The need for a cogent theory is addressed by a general discussion on source criticism followed by two chapters on the methodology behind the approach.
Tolkien and the Study of His Sources: Critical Essays
This includes answering fundamental questions about the technique. How should source study be undertaken, and more importantly, why? What are its limits? What did Tolkien, and what do other literary critics, have to say about the prac- tice? These studies have been written by a constellation of luminaries in the scholarly community, representing different parts of the world with accordingly different backgrounds and approaches to Tolkien.
Moreover, many of the essays in this collection address lacunae in Tolkien source criticism. At the same time, they remain rooted in the scholarly traditions that have emerged over the past several decades. Indeed, between them, the essays which follow refer to more than three hundred other works, both primary and secondary. In addition, I hope that the collection will inspire other scholars to peer into new corners as yet un- or under-explored.
It was his work, furthermore, that inspired me to begin source studies of my own, and his published works on Tolkien still represent the standard against which effective source criticism should be judged. Equally important, he explains why the discipline is still going strong today. Next, two chapters bookend the methodology of source criticism. Risden has less to say about Tolkien himself; rather, Risden explains the his- tory, background, evolution, and use of source study in a more general sense. But this is valuable for two reasons.
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Second, over the course of the development of literary criticism in the past century, source crit- icism has fallen somewhat out of favor replaced, one after the other, by a whole litany of other approaches ; but as Risden demonstrates, there is no reason to throw source criticism out, nor should it be looked down on when it is done well. In my own chapter on the methodology of source criticism, I pick up where Risden leaves off.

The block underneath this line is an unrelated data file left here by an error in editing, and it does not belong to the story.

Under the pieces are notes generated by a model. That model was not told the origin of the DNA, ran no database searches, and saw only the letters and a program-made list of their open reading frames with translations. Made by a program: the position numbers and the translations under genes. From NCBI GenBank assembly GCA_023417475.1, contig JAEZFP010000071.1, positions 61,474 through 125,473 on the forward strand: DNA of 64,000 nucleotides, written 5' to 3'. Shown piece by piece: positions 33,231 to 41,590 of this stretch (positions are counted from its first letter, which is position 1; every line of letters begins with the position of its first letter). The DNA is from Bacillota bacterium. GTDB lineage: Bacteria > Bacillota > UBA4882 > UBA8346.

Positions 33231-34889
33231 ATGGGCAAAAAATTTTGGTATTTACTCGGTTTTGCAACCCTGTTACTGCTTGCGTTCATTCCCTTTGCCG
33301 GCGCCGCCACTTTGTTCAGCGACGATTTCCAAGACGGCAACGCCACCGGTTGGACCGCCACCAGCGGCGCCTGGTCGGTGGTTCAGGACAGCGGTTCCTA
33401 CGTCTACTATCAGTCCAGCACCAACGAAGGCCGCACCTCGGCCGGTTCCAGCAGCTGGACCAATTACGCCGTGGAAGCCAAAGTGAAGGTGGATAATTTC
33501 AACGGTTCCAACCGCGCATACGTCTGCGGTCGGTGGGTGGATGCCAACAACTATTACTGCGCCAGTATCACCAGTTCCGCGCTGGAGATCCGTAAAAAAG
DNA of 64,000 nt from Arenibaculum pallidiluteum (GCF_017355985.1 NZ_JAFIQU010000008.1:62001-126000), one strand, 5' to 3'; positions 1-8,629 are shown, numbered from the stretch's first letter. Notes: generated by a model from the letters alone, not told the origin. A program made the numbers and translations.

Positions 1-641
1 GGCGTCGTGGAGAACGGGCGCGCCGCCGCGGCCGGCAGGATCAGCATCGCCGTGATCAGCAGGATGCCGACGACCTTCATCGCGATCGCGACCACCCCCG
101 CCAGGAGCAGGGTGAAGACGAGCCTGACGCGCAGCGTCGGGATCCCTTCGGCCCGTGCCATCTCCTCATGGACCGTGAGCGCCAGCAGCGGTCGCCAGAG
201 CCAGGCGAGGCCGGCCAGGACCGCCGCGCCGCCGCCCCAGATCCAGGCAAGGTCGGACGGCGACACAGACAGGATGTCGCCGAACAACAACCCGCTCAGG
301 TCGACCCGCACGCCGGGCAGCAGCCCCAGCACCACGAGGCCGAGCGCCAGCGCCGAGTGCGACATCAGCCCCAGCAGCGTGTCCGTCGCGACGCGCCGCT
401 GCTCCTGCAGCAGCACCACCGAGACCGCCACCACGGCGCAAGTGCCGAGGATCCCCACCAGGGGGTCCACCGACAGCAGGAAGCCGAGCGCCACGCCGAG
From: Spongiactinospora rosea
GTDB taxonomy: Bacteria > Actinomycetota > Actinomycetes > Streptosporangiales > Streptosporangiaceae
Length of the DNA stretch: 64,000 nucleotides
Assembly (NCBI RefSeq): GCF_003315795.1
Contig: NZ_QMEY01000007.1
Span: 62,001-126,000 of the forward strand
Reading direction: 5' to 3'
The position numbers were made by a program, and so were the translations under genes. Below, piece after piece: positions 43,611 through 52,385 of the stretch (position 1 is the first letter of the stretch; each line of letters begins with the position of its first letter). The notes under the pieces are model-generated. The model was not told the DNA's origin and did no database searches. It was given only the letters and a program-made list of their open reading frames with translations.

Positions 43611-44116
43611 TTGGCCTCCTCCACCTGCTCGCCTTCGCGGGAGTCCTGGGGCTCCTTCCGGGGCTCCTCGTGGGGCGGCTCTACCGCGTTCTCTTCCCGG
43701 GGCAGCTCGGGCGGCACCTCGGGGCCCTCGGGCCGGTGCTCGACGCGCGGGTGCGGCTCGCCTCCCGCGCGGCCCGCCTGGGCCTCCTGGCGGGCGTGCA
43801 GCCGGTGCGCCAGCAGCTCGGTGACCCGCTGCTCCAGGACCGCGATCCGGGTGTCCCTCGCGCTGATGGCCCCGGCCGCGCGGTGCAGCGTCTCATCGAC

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How do we establish that Tolkien used a particular source? We must be able to demonstrate that Tolkien knew the work in question, so how do we do that? My essay serves to set the stage and establish a set of ground rules for the source studies that follow. These make up the remainder of the collection, and I have arranged them in chronological order by source. The comparison is usually made in a negative sense: the diction is archaic, a dizzying array of one-dimensional characters come and go, it deals with gods and monsters, and so on. But this is not really fair, and Nicholas Birns takes up the comparison in earnest.
Apart from having provided a few proper names, the Goths, Vandals, Huns, Franks, Langobards, and other related tribes of Continental Europe have not often been put forward in Tolkien source criticism; however, it is lately becom- ing clearer there are reasons for doing so. From here, we move into the Middle Ages. This period of history, for many reasons, has spawned a disproportionate number of source studies including many of my own , but in the interest of balance I offer just one essay to represent it here. Tolkien himself claimed that the resemblance was only incidental.
Judy Ann Ford takes up another neglected niche in Tolkien source crit- icism: English literature at that liminal point where the late Middle Ages blos- somed into the Early Modern period.
This is but one case in a series proffered as evidence that Tolkien may have been inspired by The Golden Legend. Moving forward in time, but continuing the exploration of underrepre- sented works in Tolkien source criticism, John D. Rateliff updates a classic comparative study of Tolkien and H. Rider Haggard. Rateliff Reading John Buchan in search of J.
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Interview with Jason Fisher about Tolkien and the Study of His Sources
USD Sign in to Purchase Instantly. About the Author Jason Fisher is an independent scholar specializing in J. Long About the Contributors Index Show More. Average Review. Write a Review. Related Searches. Green Suns and Faerie: Essays on J. A major contribution to the growing body of Tolkien scholarship With the release of Peter View Product.